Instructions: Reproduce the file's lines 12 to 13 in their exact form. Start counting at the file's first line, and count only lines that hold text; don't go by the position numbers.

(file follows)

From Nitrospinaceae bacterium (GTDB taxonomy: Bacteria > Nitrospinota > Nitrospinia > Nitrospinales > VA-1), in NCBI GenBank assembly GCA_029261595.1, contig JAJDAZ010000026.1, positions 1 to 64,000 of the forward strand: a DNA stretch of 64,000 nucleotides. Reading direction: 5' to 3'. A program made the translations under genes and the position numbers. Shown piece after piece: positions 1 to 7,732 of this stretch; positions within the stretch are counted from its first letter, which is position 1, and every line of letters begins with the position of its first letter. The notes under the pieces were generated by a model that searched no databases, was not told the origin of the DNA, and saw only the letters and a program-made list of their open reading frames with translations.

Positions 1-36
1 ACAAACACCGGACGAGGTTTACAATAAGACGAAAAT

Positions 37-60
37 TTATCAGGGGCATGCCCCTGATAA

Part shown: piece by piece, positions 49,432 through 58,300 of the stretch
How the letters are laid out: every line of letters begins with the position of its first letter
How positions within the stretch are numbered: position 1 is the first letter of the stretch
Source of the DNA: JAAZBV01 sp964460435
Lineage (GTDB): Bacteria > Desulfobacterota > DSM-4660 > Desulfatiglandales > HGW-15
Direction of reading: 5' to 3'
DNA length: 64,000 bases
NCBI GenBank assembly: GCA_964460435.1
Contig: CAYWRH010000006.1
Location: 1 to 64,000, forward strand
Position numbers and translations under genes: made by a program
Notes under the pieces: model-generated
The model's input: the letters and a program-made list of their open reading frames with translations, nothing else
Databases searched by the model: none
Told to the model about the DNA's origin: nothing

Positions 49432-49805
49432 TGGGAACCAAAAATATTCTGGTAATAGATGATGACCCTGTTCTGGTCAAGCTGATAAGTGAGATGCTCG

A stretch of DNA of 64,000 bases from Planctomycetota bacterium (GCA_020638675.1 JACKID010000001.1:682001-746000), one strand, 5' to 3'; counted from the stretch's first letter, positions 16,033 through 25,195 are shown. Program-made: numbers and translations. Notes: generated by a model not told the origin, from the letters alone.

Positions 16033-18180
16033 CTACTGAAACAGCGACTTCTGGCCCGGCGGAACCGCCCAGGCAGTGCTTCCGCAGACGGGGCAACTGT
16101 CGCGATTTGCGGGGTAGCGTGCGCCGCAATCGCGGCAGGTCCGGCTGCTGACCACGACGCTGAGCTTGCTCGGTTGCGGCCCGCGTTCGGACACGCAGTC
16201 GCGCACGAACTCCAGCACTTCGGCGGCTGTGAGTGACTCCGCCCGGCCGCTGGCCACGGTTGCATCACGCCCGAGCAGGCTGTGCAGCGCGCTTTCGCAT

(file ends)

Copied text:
DNA length: 64,000 bases
NCBI GenBank assembly: GCA_964460435.1